The Heritage Hub is making its own contribution to the Festival by hosting two talks, both of which are free to access without prior booking, and are specifically timed to avoid events on the Festival programme.
Gloucestershire Archives has been stock checking, listing, enhancing and structuring the collection ready to being fully catalogued into CALM, with the help of volunteer Amber Patrick, also a member of GSIA (Gloucestershire Society for Industrial Archaeology) and an expert in the Maltings Industry. Is she partial to an amber ale then? No, she doesn’t drink beer!
The series of photographs taken of the staff at the brewery is an interesting feature which can be useful for family history reseachers, looking for relatives employed by the brewery. Another good set of photos are of b/w inn signs which again allow locals to identify with their specific landscape and memory; and connecting their local pub with an image of what the sign would have looked like in the past.
The “It” is the Barton and Tredworth community heritage website, an outcome of the Hidden Lives project of 2011-12 in which the Archives was a partner. The site was created using a bespoke platform designed by Community Sites, who specialize in assisting local communities to create their own web sites. However the format wasn’t ideal for the wider range of devices that can now access web sites, so Community Sites have just converted it into a WordPress based site.
January 2017 heralds new arrangements for safeguarding and sharing historic Gloucestershire’s archives – the emergence of Gloucestershire Heritage Hub, which we’re developing as part of our ‘For the Record‘ project: gloucestershire.gov.uk/archives/fortherecord
So, what exactly is Gloucestershire Heritage Hub? Well, it’s a growing network of people with a common interest in the documented history of Gloucestershire and South Gloucestershire. During the course of this year the Hub’s founding members (key project stakeholders) will be setting up arrangements to connect such likeminded folks and help them to gather, keep and share the documented history of Gloucestershire and South Gloucestershire – records that already exist and those that will be created over time. Amongst other things, we’re going to create a virtual Heritage Hub (website and social networking) and an onsite Heritage Hub (new facilities and services at our Alvin Street premises in Gloucester).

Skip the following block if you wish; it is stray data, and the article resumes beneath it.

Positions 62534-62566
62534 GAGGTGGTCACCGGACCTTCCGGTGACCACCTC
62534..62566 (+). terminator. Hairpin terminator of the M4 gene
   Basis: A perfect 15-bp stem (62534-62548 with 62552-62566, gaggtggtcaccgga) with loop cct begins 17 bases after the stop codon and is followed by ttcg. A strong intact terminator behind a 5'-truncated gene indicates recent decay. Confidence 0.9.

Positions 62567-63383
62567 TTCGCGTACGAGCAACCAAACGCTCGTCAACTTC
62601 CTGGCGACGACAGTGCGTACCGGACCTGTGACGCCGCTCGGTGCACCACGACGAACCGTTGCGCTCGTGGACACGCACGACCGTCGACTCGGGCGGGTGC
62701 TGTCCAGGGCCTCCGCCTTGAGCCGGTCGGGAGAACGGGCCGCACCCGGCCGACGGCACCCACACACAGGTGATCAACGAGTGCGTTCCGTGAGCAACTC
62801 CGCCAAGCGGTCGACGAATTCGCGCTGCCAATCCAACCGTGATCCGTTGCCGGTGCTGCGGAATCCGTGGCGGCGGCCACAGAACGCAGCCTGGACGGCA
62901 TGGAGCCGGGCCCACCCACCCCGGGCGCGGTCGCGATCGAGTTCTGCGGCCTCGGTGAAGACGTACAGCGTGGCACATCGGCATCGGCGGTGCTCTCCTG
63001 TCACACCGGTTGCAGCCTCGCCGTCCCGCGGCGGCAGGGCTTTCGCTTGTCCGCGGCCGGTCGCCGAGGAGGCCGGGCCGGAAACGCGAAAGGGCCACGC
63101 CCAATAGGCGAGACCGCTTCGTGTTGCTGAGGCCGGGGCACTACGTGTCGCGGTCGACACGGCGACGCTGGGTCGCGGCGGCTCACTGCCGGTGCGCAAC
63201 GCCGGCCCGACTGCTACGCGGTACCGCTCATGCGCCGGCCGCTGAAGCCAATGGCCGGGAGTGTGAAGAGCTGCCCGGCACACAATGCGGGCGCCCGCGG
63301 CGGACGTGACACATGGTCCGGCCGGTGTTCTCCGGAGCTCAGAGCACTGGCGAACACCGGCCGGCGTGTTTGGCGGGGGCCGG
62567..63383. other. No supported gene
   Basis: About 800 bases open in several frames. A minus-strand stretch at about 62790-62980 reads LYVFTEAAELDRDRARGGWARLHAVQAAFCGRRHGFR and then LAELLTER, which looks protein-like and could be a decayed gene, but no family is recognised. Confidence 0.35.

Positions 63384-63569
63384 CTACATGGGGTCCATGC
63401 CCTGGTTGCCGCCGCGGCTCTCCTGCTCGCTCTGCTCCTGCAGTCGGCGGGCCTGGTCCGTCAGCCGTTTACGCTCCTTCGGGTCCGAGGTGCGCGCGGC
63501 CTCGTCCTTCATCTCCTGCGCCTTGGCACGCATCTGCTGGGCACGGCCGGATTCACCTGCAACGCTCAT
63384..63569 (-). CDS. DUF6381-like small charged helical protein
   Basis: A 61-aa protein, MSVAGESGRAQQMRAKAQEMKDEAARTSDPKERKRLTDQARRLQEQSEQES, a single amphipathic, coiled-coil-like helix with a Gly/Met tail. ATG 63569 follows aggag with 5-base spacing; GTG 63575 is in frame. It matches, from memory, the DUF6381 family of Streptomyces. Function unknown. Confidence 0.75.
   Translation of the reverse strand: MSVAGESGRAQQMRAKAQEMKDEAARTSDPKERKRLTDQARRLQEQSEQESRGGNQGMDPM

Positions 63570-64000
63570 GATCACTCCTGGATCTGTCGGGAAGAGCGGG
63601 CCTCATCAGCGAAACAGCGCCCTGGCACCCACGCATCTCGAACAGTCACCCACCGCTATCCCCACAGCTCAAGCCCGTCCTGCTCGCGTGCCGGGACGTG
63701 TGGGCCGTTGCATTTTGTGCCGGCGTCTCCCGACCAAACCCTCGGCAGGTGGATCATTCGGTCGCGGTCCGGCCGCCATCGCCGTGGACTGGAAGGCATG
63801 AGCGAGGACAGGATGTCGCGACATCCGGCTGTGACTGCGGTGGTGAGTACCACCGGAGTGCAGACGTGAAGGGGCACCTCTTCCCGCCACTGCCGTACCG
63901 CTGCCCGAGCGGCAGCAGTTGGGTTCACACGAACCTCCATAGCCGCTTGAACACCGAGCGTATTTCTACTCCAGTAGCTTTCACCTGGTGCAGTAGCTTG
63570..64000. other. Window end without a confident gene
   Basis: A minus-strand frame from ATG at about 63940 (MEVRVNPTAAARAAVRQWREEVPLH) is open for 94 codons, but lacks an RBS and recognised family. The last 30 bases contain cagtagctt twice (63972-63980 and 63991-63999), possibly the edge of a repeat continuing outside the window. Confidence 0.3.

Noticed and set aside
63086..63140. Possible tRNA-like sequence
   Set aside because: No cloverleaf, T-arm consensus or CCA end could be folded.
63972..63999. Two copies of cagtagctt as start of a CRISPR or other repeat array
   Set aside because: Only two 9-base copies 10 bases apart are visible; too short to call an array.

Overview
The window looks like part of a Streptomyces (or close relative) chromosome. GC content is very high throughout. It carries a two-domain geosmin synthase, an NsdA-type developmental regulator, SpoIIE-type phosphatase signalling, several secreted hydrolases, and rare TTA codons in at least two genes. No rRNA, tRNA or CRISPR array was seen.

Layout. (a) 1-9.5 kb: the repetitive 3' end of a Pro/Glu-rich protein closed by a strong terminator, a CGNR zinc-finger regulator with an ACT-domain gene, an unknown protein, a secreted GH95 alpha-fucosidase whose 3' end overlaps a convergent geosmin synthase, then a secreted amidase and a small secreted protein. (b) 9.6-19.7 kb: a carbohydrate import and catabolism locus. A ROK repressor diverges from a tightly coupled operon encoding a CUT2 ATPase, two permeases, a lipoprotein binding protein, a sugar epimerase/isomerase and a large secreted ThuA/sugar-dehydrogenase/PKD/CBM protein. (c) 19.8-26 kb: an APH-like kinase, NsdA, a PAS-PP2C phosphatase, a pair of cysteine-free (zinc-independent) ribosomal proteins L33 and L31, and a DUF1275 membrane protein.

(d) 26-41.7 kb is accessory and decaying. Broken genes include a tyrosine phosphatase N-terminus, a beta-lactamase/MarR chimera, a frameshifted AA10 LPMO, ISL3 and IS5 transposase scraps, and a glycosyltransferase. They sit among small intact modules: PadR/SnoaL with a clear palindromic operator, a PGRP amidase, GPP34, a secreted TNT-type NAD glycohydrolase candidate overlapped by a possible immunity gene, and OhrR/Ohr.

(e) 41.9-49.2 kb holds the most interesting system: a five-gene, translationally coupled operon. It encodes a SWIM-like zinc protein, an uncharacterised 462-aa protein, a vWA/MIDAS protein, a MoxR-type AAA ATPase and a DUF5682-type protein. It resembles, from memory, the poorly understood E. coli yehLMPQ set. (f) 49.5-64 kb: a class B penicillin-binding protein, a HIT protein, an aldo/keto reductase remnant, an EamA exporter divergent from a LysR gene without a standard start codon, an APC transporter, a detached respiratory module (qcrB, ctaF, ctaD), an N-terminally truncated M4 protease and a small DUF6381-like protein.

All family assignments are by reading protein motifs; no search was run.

So everyone will be able to get involved in ways that work best for them, either individually or as members of local interest groups, working at the onsite Hub or in homes and communities. All very exciting!
If you’d like updates about the ‘For the Record’ project or are interested in joining our growing Heritage Hub community you can subscribe to the new Gloucestershire Heritage Hub e-newsletter. You can find the first edition at http://glos-heritage-hub.tfemagazine.co.uk/heritage-hub-winter-2016
Founded in 1899, the Victoria County History (so named because of its dedication to Queen Victoria) aspires to create a scholarly history of every parish in every County in England. It is organised on a County basis and the first Gloucestershire volume was published in 1907. There was then a gap in production until the 1960s, but volumes have since been produced on a regular basis.